Gimme Shelter has had a seriously profound effect on me – to the extent that I have the lyrics from the first verse tattooed on my thigh. What makes it such a big deal to me is the fact that it can be relevant and applicable to anything you want. Now, I know that it was originally written about the tumultuous, war-stricken world everyone was living in in 1969, but I really do believe that the indirect nature of the lyrics allow it to become far more personal to each individual listener than it may first seem.

The reasons towards my great love of this song are two-fold, firstly I adore the backing vocals of Merry Clayton – the moment her voice cracks due to the strain and emotion she is putting into each note always gives me chills and her voice compliments Mick Jagger’s perfectly too. The strength of her emotions when singing the line “rape, murder, it’s just a shot away” is to this day, incredibly powerful. This line is one of many in Gimme Shelter that is sadly, just as relevant today as it was in ’69. It’s lines like that one, that force you to reflect on the world and what is going on in it – and to me that makes it one of the most intelligent and thoughtful songs ever made. Not only because of its longevity, but because no matter what generation you’re from, you can connect the lyrics to the uncertainties and fear of what’s happening in the world around you.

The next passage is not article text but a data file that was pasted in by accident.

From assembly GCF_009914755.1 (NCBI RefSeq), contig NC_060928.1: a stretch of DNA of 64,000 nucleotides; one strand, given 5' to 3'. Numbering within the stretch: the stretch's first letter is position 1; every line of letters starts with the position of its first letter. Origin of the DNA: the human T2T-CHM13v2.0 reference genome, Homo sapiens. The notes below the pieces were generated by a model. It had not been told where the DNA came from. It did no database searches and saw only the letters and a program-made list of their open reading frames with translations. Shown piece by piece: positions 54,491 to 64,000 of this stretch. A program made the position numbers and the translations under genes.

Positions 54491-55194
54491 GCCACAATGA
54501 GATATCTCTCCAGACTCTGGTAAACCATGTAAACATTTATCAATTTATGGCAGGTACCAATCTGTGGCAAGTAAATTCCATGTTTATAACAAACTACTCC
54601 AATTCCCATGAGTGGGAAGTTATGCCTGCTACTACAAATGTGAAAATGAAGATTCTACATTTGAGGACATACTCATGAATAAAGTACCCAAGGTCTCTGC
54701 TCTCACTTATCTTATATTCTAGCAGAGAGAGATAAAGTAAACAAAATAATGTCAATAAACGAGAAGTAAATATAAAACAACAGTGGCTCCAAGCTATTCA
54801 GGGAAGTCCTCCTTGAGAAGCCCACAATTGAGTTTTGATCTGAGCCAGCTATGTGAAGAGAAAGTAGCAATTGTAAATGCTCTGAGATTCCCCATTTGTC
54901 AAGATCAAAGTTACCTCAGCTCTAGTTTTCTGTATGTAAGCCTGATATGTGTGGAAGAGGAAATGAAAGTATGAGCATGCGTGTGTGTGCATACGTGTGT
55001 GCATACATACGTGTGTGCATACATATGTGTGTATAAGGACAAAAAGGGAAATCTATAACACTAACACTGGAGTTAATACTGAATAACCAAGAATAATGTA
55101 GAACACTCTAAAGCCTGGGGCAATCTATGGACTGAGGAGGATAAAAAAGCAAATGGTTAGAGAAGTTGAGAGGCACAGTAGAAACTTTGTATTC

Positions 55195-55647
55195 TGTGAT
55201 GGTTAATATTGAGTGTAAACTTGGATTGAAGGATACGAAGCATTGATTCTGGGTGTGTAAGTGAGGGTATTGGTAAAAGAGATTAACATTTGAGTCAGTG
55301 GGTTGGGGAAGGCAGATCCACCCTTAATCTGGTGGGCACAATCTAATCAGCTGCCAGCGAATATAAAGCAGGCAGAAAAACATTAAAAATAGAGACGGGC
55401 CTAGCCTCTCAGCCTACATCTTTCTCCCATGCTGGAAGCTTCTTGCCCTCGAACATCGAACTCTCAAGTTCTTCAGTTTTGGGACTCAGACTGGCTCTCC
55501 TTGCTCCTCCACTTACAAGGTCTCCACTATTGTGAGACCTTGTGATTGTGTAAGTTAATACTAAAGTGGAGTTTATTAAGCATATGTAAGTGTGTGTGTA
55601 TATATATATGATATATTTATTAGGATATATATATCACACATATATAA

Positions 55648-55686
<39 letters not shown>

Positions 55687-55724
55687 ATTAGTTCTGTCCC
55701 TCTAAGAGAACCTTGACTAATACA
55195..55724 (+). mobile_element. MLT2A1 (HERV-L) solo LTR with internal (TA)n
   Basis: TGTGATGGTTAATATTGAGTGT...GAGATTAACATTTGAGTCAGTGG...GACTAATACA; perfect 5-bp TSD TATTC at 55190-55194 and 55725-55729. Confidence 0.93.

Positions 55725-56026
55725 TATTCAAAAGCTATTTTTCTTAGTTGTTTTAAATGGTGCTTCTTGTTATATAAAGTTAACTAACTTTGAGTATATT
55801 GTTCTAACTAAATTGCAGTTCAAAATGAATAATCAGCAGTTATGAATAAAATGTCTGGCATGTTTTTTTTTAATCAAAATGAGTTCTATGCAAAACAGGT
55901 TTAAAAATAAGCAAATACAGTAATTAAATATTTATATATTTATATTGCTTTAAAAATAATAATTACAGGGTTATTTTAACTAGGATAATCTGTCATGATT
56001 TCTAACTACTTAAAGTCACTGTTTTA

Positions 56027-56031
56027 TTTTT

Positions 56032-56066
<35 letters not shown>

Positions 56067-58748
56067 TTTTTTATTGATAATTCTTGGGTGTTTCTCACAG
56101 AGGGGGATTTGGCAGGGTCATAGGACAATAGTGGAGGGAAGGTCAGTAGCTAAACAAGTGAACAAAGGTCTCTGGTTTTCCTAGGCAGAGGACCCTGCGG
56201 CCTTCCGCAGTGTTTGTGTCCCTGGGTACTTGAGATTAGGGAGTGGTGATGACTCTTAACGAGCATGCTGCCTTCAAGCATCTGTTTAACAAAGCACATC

The first lines of the song “Oh, a storm is threat’ning, my very life today, If I don’t get some shelter, oh yeah, I’m gonna fade away,” exudes anxiety and gives the impression that the band and most likely a lot of people felt a great sense of foreboding when thinking of the future. To me it also represents the notion that you have to be able to get away from it all every now and again; otherwise you’ll just burn out. Therefore, on a more micro level, I identify with it because for as long as I can remember, not knowing how things will pan out has always majorly stressed me out, often to the point where I feel like I’m going to break. So Jagger’s plea for respite rings home in a big big way.